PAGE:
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Sökning: WFRF:(Manji H)

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1.
  • Day, Louise T., et al. (författare)
  • "Every Newborn-BIRTH" protocol : observational study validating indicators for coverage and quality of maternal and newborn health care in Bangladesh, Nepal and Tanzania
  • 2019
  • Ingår i: ; 9:1
  • Tidskriftsartikel (refereegranskat)abstract
    • Background: To achieve Sustainable Development Goals and Universal Health Coverage, programmatic data are essential. The Every Newborn Action Plan, agreed by all United Nations member states and >80 development partners, includes an ambitious Measurement Improvement Roadmap. Quality of care at birth is prioritised by both Every Newborn and Ending Preventable Maternal Mortality strategies, hence metrics need to advance from health service contact alone, to content of care. As facility births increase, monitoring using routine facility data in DHIS2 has potential, yet validation research has mainly focussed on maternal recall surveys. The Every Newborn - Birth Indicators Research Tracking in Hospitals (EN-BIRTH) study aims to validate selected newborn and maternal indicators for routine tracking of coverage and quality of facility-based care for use at district, national and global levels.Methods: EN-BIRTH is an observational study including >20000 facility births in three countries (Tanzania, Bangladesh and Nepal) to validate selected indicators. Direct clinical observation will be compared with facility register data and a pre-discharge maternal recall survey for indicators including: uterotonic administration, immediate newborn care, neonatal resuscitation and Kangaroo mother care. Indicators including neonatal infection management and antenatal corticosteroid administration, which cannot be easily observed, will be validated using inpatient records. Trained clinical observers in Labour/Delivery ward, Operation theatre, and Kangaroo mother care ward/areas will collect data using a tablet-based customised data capturing application. Sensitivity will be calculated for numerators of all indicators and specificity for those numerators with adequate information. Other objectives include comparison of denominator options (ie, true target population or surrogates) and quality of care analyses, especially regarding intervention timing. Barriers and enablers to routine recording and data usage will be assessed by data flow assessments, quantitative and qualitative analyses.Conclusions: To our knowledge, this is the first large, multi-country study validating facility-based routine data compared to direct observation for maternal and newborn care, designed to provide evidence to inform selection of a core list of indicators recommended for inclusion in national DHIS2. Availability and use of such data are fundamental to drive progress towards ending the annual 5.5 million preventable stillbirths, maternal and newborn deaths.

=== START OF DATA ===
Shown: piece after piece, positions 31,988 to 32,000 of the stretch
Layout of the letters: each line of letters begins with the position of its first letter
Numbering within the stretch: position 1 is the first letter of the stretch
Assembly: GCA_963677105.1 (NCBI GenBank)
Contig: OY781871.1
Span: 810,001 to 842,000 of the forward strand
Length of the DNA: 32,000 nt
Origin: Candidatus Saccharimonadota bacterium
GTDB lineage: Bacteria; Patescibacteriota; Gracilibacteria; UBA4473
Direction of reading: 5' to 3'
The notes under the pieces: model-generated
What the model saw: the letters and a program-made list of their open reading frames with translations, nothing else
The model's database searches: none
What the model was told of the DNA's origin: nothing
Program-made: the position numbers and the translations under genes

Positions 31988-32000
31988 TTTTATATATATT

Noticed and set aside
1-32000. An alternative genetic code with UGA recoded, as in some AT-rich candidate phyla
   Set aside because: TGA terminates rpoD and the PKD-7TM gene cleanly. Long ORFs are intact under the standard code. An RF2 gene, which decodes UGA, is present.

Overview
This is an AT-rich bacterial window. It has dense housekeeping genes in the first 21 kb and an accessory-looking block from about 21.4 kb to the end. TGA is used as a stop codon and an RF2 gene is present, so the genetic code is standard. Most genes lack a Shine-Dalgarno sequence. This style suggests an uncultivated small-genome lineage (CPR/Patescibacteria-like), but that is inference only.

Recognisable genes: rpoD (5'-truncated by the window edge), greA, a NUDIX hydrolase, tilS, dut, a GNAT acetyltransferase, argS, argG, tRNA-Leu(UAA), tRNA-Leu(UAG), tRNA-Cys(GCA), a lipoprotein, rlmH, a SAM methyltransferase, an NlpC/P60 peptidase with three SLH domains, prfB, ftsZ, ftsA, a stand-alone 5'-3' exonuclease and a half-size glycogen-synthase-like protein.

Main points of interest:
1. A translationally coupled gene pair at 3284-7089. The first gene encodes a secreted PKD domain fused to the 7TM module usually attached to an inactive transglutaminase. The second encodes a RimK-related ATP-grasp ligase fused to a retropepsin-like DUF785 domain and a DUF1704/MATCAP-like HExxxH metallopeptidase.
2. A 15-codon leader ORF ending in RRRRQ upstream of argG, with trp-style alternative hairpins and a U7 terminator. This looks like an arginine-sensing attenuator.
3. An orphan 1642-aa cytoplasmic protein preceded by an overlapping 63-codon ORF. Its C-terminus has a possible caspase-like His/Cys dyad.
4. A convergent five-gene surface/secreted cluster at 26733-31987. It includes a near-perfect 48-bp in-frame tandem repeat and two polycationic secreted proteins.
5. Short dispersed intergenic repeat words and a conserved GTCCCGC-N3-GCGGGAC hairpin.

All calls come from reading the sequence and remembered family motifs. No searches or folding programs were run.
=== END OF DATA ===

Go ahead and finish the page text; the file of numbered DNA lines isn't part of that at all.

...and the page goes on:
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2.
  • Lekman, Magnus, et al. (författare)
  • The genetic interacting landscape of 63 candidate genes in Major Depressive Disorder : an explorative study
  • 2014
  • Ingår i: BioData Mining. - 1756-0381 .- 1756-0381. ; 7, s. 19-
  • Tidskriftsartikel (refereegranskat)abstract
    • Background: Genetic contributions to major depressive disorder (MDD) are thought to result from multiple genes interacting with each other. Different procedures have been proposed to detect such interactions. Which approach is best for explaining the risk of developing disease is unclear. This study sought to elucidate the genetic interaction landscape in candidate genes for MDD by conducting a SNP-SNP interaction analysis using an exhaustive search through 3,704 SNP-markers in 1,732 cases and 1,783 controls provided from the GAIN MDD study. We used three different methods to detect interactions, two logistic regressions models (multiplicative and additive) and one data mining and machine learning (MDR) approach. Results: Although none of the interaction survived correction for multiple comparisons, the results provide important information for future genetic interaction studies in complex disorders. Among the 0.5% most significant observations, none had been reported previously for risk to MDD. Within this group of interactions, less than 0.03% would have been detectable based on main effect approach or an a priori algorithm. We evaluated correlations among the three different models and conclude that all three algorithms detected the same interactions to a low degree. Although the top interactions had a surprisingly large effect size for MDD (e. g. additive dominant model P-uncorrected = 9.10E-9 with attributable proportion (AP) value = 0.58 and multiplicative recessive model with P-uncorrected = 6.95E-5 with odds ratio (OR estimated from beta 3) value = 4.99) the area under the curve (AUC) estimates were low (< 0.54). Moreover, the population attributable fraction (PAF) estimates were also low (< 0.15). Conclusions: We conclude that the top interactions on their own did not explain much of the genetic variance of MDD. The different statistical interaction methods we used in the present study did not identify the same pairs of interacting markers. Genetic interaction studies may uncover previously unsuspected effects that could provide novel insights into MDD risk, but much larger sample sizes are needed before this strategy can be powerfully applied.
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